Yesterday the Memphis Urban Sketchers went to the library to sketch - this is the Benjamin Hooks or Central Library. We are never sure what the weather will be like at the beginning of December, and yesterday did not disappoint with unexpected 70-degree weather. A few people went outside to sketch, but I went up to the top floor to sketch the view and a dichroic glass public art piece by Ed Carpenter.
And here's a sketch from earlier in the year that I haven't posted here yet. It's from the Memphis Urban Sketchers' September gathering at the Memphis Farmers Market. It was definitely higher than 70 degrees that day!
This is the story of how Kristen Haas Curtis and I made a thing together, #bythebones, a game of randomized constraints that helps you create diary comics. If you’ve never tried diary comics, this is a fun way to start. If you have, it’s a good way to challenge yourself or get out of a rut.
I’ve been making comics on and off kind of forever. Comics run in my family, so I made them a bit as a kid, and then about four or five years ago I started feeling the need to tell stories with words and images. This June I committed to making diary comics, and Kristen and I devised #bythebones as a way to help with layout and structure, and to overcomplicate things in a fun way.
You can find the full instructions at Kristen's site, hellomizk.com, and you can follow her diary comics and other comics on Twitter (@hellomizk) and Instagram (@hellomizk).
Here are a few examples of my #bythebones comics from the last couple of months, and I'll be posting new ones this week on Instagram and Twitter. If you decide to play along, please use the hashtag #bythebones. Good luck and have fun!
I sketched the top two at the symphony in September. It was the Memphis Symphony Orchestra's opening show for the season and it was fantastic!
The bottom one is of the Rhodes College Jazz Band, which opened for the Sun Ra Arkestra.
Friday night I got to see the Sun Ra Arkestra with my friends. It was one of the most amazing things I've ever seen or heard. They continue, even after Sun Ra's passing, to be an amazing band that can play jazz standards and can throw in discordant notes and singing about space and the occasional old man screaming into a microphone. It was perfect.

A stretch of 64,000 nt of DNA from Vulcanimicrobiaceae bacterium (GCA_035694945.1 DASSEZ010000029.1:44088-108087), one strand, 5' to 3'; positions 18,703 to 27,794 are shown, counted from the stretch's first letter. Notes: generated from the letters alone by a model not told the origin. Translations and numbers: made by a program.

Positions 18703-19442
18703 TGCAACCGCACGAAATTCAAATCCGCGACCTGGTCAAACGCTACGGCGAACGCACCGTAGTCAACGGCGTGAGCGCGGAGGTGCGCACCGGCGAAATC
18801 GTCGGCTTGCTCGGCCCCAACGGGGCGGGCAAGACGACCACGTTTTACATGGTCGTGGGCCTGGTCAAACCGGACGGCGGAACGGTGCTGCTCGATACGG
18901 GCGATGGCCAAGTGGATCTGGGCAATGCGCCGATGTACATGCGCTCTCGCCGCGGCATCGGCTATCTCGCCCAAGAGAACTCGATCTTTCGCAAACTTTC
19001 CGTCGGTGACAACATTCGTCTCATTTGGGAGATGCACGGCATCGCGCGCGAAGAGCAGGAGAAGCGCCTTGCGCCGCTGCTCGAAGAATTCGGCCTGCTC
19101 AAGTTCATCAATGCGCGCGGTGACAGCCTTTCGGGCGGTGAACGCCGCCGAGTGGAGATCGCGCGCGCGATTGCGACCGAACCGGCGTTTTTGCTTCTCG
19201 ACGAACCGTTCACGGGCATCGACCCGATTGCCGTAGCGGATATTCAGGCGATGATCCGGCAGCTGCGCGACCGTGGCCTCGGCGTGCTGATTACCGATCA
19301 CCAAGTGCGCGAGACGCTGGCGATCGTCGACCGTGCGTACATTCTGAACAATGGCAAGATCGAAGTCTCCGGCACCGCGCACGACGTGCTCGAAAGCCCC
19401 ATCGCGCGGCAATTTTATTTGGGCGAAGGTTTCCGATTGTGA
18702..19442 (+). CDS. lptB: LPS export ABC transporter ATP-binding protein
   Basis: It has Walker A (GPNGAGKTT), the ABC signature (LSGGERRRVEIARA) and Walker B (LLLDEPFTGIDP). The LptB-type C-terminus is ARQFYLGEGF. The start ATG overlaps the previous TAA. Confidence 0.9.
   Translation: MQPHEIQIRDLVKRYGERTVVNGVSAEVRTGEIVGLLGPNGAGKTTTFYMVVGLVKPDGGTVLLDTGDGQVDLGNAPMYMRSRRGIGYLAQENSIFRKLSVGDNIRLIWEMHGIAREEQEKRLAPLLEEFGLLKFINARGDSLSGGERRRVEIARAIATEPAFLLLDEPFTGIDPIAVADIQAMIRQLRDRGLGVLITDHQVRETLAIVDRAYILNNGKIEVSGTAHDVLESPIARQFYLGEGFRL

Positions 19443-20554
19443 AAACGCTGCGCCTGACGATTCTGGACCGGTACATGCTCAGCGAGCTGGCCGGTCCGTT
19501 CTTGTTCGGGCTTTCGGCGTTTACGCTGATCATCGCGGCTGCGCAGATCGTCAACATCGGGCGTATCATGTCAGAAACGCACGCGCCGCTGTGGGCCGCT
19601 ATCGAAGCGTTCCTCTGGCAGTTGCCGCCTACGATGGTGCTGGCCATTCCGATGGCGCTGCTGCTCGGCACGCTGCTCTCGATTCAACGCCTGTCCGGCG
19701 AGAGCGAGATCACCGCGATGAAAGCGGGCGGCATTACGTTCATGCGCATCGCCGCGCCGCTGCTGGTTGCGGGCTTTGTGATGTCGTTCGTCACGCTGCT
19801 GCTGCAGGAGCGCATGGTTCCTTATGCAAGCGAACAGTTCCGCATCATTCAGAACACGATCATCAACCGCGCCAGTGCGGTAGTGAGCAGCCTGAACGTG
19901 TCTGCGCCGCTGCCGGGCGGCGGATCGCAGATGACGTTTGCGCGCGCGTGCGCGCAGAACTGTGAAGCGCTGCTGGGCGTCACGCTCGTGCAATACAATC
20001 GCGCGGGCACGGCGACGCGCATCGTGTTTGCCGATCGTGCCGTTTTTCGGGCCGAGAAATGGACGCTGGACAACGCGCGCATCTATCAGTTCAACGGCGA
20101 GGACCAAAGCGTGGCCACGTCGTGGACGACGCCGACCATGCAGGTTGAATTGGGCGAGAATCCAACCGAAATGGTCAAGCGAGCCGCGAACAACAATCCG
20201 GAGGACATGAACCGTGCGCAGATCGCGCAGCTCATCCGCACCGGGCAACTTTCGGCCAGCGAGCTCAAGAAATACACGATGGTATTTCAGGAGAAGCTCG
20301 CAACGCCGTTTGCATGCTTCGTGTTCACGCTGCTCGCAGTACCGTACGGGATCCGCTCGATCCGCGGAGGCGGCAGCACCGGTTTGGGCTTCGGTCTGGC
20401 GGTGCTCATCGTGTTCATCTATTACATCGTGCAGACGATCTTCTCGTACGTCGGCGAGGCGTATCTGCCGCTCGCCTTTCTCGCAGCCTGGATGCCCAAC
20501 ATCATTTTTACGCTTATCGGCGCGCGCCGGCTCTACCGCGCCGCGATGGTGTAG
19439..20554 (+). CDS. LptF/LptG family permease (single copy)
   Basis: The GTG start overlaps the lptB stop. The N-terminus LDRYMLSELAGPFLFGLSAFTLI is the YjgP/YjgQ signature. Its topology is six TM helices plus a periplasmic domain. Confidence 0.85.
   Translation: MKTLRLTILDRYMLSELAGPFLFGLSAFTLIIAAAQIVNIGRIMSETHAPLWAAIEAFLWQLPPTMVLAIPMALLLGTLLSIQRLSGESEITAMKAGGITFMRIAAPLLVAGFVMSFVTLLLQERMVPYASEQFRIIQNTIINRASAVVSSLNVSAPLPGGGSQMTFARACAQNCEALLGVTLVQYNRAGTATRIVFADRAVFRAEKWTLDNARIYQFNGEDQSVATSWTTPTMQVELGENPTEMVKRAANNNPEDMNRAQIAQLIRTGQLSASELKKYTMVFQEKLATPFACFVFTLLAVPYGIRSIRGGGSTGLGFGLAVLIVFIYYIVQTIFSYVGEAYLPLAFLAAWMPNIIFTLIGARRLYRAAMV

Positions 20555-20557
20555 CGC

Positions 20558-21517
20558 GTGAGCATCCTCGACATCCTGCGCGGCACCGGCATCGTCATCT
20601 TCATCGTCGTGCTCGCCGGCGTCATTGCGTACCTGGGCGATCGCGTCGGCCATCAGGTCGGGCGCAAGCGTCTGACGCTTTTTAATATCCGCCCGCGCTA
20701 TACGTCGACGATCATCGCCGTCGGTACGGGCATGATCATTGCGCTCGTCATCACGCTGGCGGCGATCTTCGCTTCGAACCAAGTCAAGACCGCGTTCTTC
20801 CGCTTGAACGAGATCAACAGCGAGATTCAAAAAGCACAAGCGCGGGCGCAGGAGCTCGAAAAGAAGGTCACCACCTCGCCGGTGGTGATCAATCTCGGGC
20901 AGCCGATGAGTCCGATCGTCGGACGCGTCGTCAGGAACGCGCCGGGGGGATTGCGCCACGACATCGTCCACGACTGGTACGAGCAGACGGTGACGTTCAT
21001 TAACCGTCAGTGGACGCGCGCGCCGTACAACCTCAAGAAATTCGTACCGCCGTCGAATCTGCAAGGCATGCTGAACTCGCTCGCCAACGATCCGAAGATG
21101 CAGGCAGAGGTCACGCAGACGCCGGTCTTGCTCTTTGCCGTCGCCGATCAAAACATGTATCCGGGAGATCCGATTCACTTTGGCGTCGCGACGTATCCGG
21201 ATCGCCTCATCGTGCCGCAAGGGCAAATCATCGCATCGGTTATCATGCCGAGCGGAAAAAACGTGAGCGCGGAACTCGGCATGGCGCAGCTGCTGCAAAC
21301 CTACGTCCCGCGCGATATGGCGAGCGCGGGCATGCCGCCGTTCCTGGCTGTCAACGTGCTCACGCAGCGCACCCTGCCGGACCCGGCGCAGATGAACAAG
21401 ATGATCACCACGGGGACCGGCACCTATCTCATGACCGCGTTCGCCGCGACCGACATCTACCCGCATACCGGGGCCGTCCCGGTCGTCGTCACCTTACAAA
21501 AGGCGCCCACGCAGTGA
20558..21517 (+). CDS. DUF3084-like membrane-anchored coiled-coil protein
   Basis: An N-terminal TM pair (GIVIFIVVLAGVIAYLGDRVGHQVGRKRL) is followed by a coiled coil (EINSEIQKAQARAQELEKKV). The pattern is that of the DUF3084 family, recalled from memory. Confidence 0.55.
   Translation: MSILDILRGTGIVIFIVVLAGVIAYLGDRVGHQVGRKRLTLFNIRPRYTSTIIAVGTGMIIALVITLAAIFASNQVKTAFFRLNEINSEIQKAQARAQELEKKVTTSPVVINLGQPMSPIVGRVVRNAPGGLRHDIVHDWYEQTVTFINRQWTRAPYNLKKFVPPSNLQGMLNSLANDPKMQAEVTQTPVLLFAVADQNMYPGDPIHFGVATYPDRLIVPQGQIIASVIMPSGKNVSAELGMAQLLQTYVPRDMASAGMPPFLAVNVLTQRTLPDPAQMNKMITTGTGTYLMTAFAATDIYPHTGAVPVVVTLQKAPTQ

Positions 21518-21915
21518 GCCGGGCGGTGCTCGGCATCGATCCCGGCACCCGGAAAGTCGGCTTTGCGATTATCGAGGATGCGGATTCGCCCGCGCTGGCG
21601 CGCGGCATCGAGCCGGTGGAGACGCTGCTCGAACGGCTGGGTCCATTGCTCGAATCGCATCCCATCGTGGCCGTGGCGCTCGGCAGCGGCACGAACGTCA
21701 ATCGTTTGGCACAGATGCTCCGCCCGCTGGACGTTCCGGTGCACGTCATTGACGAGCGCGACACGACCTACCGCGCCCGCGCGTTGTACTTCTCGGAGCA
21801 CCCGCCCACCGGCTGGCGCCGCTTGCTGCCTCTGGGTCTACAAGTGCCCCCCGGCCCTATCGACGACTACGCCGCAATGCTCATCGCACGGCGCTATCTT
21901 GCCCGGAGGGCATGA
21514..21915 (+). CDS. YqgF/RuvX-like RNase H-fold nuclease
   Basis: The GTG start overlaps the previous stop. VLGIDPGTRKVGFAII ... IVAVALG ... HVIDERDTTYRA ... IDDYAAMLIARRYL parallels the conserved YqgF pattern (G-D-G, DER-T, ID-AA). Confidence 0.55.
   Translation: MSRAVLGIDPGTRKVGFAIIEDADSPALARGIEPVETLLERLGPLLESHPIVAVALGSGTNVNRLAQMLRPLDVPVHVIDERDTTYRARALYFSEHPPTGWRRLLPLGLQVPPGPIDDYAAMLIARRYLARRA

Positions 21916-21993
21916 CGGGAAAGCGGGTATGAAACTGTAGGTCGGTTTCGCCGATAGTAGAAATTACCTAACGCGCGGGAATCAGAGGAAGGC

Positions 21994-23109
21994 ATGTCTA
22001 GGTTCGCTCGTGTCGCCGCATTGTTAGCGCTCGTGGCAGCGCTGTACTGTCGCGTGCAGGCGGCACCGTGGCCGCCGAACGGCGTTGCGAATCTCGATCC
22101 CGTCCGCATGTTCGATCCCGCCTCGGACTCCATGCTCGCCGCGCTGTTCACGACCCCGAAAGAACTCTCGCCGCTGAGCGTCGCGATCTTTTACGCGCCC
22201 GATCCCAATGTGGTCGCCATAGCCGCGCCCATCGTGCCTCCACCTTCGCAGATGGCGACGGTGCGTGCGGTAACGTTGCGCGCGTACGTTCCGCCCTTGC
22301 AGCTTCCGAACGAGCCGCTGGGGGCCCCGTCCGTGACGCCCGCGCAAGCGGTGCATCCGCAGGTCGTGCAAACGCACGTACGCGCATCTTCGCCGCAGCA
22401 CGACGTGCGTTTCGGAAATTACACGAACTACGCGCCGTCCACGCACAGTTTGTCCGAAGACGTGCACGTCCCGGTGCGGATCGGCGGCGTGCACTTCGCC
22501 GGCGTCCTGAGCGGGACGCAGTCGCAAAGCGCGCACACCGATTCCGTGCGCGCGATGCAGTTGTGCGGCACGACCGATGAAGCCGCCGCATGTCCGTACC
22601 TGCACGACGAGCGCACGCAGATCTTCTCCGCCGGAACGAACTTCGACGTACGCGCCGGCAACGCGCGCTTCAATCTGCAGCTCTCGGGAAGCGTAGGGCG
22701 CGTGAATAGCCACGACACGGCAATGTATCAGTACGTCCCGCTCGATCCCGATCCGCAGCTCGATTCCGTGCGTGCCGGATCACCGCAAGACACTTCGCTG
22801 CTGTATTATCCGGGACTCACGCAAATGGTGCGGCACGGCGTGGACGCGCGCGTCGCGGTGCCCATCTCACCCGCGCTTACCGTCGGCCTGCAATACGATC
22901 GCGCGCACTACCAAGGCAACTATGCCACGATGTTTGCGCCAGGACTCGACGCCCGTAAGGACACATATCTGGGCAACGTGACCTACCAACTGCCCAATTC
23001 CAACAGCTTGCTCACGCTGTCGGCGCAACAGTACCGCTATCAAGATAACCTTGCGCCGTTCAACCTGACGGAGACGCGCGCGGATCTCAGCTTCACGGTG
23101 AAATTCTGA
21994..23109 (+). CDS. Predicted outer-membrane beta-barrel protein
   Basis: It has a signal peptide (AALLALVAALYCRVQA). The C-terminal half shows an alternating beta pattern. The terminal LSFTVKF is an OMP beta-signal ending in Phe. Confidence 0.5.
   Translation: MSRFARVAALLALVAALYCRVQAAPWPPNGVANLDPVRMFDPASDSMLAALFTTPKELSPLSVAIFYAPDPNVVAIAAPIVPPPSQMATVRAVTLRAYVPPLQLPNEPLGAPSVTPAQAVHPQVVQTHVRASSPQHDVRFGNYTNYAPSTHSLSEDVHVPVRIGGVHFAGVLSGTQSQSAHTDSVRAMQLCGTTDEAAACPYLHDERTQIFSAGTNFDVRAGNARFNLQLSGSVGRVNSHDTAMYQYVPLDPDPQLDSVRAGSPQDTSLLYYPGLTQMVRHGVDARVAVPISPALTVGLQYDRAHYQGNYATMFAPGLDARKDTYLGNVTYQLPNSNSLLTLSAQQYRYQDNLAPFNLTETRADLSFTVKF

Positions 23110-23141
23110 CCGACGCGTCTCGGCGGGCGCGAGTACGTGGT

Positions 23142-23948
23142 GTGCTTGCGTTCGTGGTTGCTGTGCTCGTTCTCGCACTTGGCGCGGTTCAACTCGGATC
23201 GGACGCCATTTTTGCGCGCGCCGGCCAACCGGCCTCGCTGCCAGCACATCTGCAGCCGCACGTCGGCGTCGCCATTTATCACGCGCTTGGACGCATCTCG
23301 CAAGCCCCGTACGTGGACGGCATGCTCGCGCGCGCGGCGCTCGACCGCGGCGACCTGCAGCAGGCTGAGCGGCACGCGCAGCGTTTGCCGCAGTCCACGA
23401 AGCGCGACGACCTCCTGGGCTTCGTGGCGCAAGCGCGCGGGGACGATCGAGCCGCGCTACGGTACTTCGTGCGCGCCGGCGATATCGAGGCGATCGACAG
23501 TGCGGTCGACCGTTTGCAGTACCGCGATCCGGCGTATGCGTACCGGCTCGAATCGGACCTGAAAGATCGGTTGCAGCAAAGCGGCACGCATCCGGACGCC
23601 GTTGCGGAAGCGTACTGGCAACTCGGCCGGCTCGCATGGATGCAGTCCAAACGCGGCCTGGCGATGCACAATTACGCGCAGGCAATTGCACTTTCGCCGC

The multi-colored pencil was a good choice, though I wore it down to a nub by the end. I regret not having a sparkly pen because they were all in sequins!
The Memphis Urban Sketchers were the guests of Paper & Clay and Question the Answer on Saturday and it was So Fun! We schedule extra Saturday sketches during October because the weather is usually so lovely, but it was chilly and drizzly on Saturday. Which was perfect! It was so cozy in the studio/shop, and the back door was open revealing a perfect view of the Broad Avenue water tower. We all settled in with coffee and snacks and mimosas (provided by our hostesses!) and played with the adorable studio puppy as we sketched the shop, inside and out.
The pink bubble wrap hanging from the ceiling was a popular subject, as was the water tower. I loved getting a chance to sketch the kilns.
The work of both of these women - Brit’s ceramics (Paper & Clay) and Lauren’s jewelry (Question the Answer) - is really amazing and everyone should visit them at their physical shop and online (please google them as I cannot figure out how to add links via my Weebly app on my iPad) and buy all of their stuff.
(Stillman & Birn Alpha, ink and watercolor)
A couple of weeks ago I went with some friends to Snow Lake in Mississippi just to have a couple of days away from regular stuff. We went out on a pontoon boat, floated in the lake, kayaked and did one of those balance board things. We watched Moonstruck, ate a lot of cheese, drank a lot of wine, and just had a lovely visit with each other.
I made the sketch on the left before breakfast on Saturday morning, using watercolor only in preparation for my Sketching with Watercolor class at Flicker Street Studio – I can never seem to leave class prep behind.
On the boat that morning I sketched a few friends with my multi-colored pencil.
After boating and trying the balance board and drinking a little bit of wine I made this sketch that looks messy but feels accurate – it was a bright, sunny, lovely, relaxing day.
I think the every day/everyday practice of sketching informs your big sketching opportunities (like sketching iconic places/travel sketching), maybe even more than the other way around. At the Urban Sketchers Symposium we talk about capturing the stories of the places we visit, but the sketches we do during an average day tell a story, too. I try to think of daily sketching like that - what am I doing today that I can capture in a quick sketch. I often sketch my coffee cup in the morning, and when I run errands I try to take a few minutes to sketch where I am. If I'm consistent, I end up with a page that describes a little bit of my day or my week. It's not exciting or exotic, but it's my life.